Nicolas Sarkozy, the French president, has urged a minister at the centre of a furore over alleged illegal political donations to step down as treasurer of his ruling UMP party, but said he had been cleared of any wrongdoing.
Seeking to draw a line under the damaging affair in a live television interview, Sarkozy said Eric Woerth, the labour minister, still enjoyed his full confidence and would remain in charge of a crucial pensions reform due to be enacted in October.
"He is cleared of all suspicion, so there is no reason why I should get rid of him," the president said.
"I spoke to Eric Woerth and I asked him to devote himself exclusively to the reform of pensions ... My advice to him is to no longer exercise that responsibility [as treasurer]."
Sarkozy said he would ask parliament to set up a commission to look at creating guidelines "to avoid all forms of conflict of interest in the future".
The president also said he was determined to carry out unpopular plans to raise the retirement age to 62 from 60 and make people contribute longer for a full pension despite expected protests in September.
The president went on prime time television to try to restore battered confidence in his government just hours after police searched the home of Liliane Bettencourt, France's richest woman.
Bettencourt, the L'Oreal cosmetics heiress who is a close friend of Sarkozy, has been named in the donations scandal which has rocked the government and driven the president's approval ratings to a record low.
A former accountant for Bettencourt has told police that the billionairess and her late husband made illegal cash donations to conservative politicians for years, including for Sarkozy's 2007 election campaign.
During the interview, the president insisted France was not corrupt but there had been too many bad habits in politics, and he was determined to clean them up.
The searches of the properties of Bettencourt, 87, and Francois-Marie Banier, a society photographer and close friend of Bettencourt, came amid calls for the appointment of an independent magistrate to investigate the case which also involves alleged tax evasion.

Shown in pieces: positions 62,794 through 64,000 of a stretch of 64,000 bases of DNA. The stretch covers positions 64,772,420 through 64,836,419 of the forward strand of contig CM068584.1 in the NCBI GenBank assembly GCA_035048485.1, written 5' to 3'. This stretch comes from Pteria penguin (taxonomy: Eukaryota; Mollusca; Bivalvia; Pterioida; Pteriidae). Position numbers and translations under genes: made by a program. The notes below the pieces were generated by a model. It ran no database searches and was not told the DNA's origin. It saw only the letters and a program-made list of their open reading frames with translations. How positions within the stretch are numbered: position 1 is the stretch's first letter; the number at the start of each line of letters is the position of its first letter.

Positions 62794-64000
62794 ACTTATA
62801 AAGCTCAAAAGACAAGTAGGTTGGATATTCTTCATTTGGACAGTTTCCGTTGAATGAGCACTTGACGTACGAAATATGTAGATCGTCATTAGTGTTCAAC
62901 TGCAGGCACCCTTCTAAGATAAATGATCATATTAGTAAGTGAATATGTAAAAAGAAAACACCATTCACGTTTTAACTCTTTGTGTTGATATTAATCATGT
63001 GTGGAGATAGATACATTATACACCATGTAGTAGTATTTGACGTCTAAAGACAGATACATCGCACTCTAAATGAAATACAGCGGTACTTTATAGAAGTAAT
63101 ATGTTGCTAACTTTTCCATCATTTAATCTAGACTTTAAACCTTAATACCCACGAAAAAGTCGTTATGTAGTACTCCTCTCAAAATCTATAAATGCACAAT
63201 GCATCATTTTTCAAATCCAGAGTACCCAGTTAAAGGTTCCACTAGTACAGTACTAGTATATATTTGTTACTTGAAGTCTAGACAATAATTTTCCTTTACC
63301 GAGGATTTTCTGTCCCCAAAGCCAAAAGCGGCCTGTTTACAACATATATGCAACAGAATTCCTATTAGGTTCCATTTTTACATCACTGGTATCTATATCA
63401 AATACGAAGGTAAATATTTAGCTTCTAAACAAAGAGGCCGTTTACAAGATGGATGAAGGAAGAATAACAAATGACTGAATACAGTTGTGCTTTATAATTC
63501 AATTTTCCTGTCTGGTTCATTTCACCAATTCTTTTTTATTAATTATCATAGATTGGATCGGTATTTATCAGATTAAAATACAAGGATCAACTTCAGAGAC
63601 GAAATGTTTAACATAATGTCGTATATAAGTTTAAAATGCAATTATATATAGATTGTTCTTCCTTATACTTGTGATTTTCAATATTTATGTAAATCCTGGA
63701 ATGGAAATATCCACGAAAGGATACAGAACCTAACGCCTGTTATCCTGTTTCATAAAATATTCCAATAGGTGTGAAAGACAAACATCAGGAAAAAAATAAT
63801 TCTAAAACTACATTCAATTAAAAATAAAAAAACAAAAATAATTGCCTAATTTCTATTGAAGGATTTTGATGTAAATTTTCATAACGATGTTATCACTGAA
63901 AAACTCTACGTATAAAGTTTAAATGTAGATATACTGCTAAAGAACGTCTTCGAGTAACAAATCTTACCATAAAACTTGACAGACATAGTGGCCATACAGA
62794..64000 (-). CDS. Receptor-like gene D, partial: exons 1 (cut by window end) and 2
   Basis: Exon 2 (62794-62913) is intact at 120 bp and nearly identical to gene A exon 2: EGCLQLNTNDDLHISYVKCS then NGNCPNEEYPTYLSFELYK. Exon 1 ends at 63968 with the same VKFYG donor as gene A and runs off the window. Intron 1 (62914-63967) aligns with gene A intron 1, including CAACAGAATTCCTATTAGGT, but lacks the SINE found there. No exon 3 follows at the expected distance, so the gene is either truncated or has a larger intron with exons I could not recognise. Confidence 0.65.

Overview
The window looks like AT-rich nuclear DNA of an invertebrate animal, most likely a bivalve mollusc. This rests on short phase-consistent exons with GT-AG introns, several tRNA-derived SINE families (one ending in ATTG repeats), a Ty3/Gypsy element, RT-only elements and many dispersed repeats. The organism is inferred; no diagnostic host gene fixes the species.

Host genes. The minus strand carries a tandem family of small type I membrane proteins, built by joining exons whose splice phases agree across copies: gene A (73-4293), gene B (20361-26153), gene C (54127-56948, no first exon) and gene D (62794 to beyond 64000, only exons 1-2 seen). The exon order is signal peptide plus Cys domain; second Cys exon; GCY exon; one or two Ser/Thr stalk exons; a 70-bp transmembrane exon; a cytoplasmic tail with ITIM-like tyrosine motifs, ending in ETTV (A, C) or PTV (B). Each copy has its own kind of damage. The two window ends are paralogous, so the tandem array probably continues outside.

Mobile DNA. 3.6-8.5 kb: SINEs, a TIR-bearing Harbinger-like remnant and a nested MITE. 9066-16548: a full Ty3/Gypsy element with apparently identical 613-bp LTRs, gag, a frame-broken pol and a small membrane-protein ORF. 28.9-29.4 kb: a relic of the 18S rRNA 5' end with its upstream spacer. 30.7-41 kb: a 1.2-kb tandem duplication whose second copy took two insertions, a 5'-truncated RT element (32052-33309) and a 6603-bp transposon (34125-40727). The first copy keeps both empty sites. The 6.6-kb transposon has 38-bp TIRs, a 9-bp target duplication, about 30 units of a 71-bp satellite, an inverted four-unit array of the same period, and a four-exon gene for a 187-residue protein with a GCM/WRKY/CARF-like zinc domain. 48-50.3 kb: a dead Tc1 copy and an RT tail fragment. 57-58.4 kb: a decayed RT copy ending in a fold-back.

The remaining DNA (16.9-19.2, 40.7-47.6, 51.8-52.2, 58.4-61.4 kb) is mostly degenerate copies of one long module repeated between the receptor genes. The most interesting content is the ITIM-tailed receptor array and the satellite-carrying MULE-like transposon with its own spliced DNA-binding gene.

Sarkozy rejected any suggestion that the public prosecutor in charge of the case, who is a personal friend of his, was not independent.
In all, police carried out seven raids on Monday, the public prosecutor's office said.
In a gesture of courtesy to the Bettencourt, the prosecutor's spokeswoman described the police action at her villa in the exclusive suburb of Neuilly as "a visit to take receipt of documents".
Claire Thibout, the former bookkeeper, has accused Woerth of taking an illegal $200,000 cash donation from Bettencourt's wealth manager.
The minister and the wealth manager have both denied the allegation.
The finance ministry's tax inspectorate concluded in a report rushed out on Sunday that Woerth had not intervened in the tax affairs of the Bettencourts, or their wealth manager or friends during Woerth's previous role as budget minister which he left in March.
Woerth was treasurer of Sarkozy's campaign and remained UMP treasurer while serving as budget minister in charge of tax matters, and his wife worked for Bettencourt's wealth manager, prompting accusations of conflicts of interest.
In the television interview, Sarkozy tried to refocus public attention on the pension reform and the need for budget savings to bring down a public deficit of 8 per cent of gross domestic product and public debt of more than 80 per cent of GDP.
He reaffirmed that France would keep its promise to cut the deficit to 6 per cent of GDP next year and 3 per cent in 2013.
The funding scandal contributed to the government's loss of an ultra-safe parliamentary seat to the left in a by-election on Sunday.